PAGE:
Before I took my Montessori training, I graduated from college with a bachelor’s degree in elementary education. I had always wanted to be a teacher. I loved kids and they liked me. I was always consistent with them. I said what I meant and always followed through so they listened to me. I knew how to handle children—or so I thought.
In my senior year I did my student teaching in a second grade class consisting of thirty-five children. Thirty-five. It was a lot different from dealing with one or two. When I spoke, they didn’t listen. When I told them to do something, they didn’t do it. When I gave them directions, they didn’t follow them. The classroom was chaos. The children didn’t respect me. It wasn’t fun. I was floundering.
There were no classes in college that taught classroom management. It was assumed that if you were a good teacher, you would already know how to handle children. But dealing with the behavior of children, just like any other activity, has to be learned. I thought I knew how to do it, but I had a lot to learn about managing a whole class of children. Fortunately, I had a great supervising teacher who knew I needed help and taught me some fundamental principles and methods that I have used my entire career with great success. As the years went by, I used the techniques that she had taught me and added many more that I learned from experience.
Over the years, parents commented on how well the children listened and responded to me.
Some wanted to know why, so I started giving talks on behavior management to the parents at the school where I taught. A few years before I retired, I became aware that my approach was not exactly mainstream. One night, when my talk was finished, one of the parents sighed a big sigh as she choked back emotion and said, “I don’t know what to do. Everything that you told us not to do we are doing with our son. We are doing it because all the professionals who work with him have told us this is what we are supposed to do. Where do I even begin to change this?”
Her son was autistic. In order to help him learn, the family had been attending therapy twice a week and had been working with the school district for years. Prior to coming to our school, he was enrolled in classes with other autistic children, and he had problems, but he was doing fine in my classroom. His behavior was excellent and he was motivated to learn. She told me that night that the psychologists wanted to put him on drugs.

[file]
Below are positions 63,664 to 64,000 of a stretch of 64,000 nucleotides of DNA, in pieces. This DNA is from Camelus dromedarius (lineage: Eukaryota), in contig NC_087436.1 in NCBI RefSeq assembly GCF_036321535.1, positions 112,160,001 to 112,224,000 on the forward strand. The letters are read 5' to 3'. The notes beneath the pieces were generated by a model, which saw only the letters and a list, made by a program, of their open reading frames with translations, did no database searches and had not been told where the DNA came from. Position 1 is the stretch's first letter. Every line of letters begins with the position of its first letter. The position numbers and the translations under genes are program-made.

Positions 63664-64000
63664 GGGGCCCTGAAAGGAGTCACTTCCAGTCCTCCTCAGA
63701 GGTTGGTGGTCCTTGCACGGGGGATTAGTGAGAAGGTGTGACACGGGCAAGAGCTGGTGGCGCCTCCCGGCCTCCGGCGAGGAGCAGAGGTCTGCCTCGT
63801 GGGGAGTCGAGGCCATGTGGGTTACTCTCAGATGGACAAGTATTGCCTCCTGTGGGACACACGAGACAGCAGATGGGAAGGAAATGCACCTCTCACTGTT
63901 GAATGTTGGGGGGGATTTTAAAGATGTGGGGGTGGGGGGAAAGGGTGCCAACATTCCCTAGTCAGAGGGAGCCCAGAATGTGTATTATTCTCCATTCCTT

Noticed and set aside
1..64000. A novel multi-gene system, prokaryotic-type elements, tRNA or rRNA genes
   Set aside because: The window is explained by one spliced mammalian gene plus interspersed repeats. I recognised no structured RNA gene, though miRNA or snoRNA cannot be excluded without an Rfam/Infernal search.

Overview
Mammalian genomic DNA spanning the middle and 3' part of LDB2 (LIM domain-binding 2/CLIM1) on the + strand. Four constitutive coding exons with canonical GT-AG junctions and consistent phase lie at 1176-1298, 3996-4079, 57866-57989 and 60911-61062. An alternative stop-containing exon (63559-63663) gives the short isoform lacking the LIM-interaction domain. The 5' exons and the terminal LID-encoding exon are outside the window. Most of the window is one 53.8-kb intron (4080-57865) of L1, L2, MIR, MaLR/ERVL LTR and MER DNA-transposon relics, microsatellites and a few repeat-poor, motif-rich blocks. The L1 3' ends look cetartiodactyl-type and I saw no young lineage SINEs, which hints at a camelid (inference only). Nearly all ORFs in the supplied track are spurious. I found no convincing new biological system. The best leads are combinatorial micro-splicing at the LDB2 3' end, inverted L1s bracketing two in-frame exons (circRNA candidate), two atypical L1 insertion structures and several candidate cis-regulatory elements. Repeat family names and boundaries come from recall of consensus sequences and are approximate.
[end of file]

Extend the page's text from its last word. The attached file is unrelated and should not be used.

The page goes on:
When I asked her for examples of techniques they were using that I was against, she read down my entire list of points: they gave him lectures, they used stars and rewards, they never removed anything from him for bad behavior, they used tons of praise, they lied to him, they negotiated, they gave in, they bailed him out, and so on. The parents had been taught to avoid letting their son experience anything negative.
She knew that what she had been taught was wrong, but felt intimidated because all these directions came from the “experts.” I really felt for her. I came away from the meeting thinking: Wow, it is really bad out there, much worse than I realized.
What really dismayed me, however, is that it is also worse than I realized in the Montessori world. Montessori trainers and teachers are also listening to what the so-called experts are recommending. And what they are recommending is in direct conflict with Montessori’s approach. I have talked to teachers who work in Montessori schools where Montessori’s words are ignored and ineffectual methods are being instituted. Incompetent approaches don’t work and teachers are frustrated and unhappy. This saddens me immensely. The Montessori method is an integrated educational system with solid, proven principles that work. If those principles are compromised, the Montessori method will not work and the child will not thrive. Eventually the Montessori method will lose its uniqueness and dwindle away.
So I decided to write this book in order to explain why Montessori’s approach to behavior management is the right one and to explain my approach, which is based on Montessori’s. My focus is on the child of normal development, not the child with exceptions, even though I have worked with special needs children. And I am talking about the child two to six years of age. (The basic principles still apply to older children, but the behavior issues are different.)
While this book is for both teachers and parents, many discipline examples and situations are more heavily focused on the classroom. However, the appendices have discipline suggestions for both home and school.
(If you are not already knowledgeable about the Montessori method, I refer you to Montessori: A Modern Approach by Paula Polk Lillard, Maria Montessori: Her Life and Works by E. M. Standing and/or my first book, Montessori: Why It Matters for Your Child’s Success and Happiness. )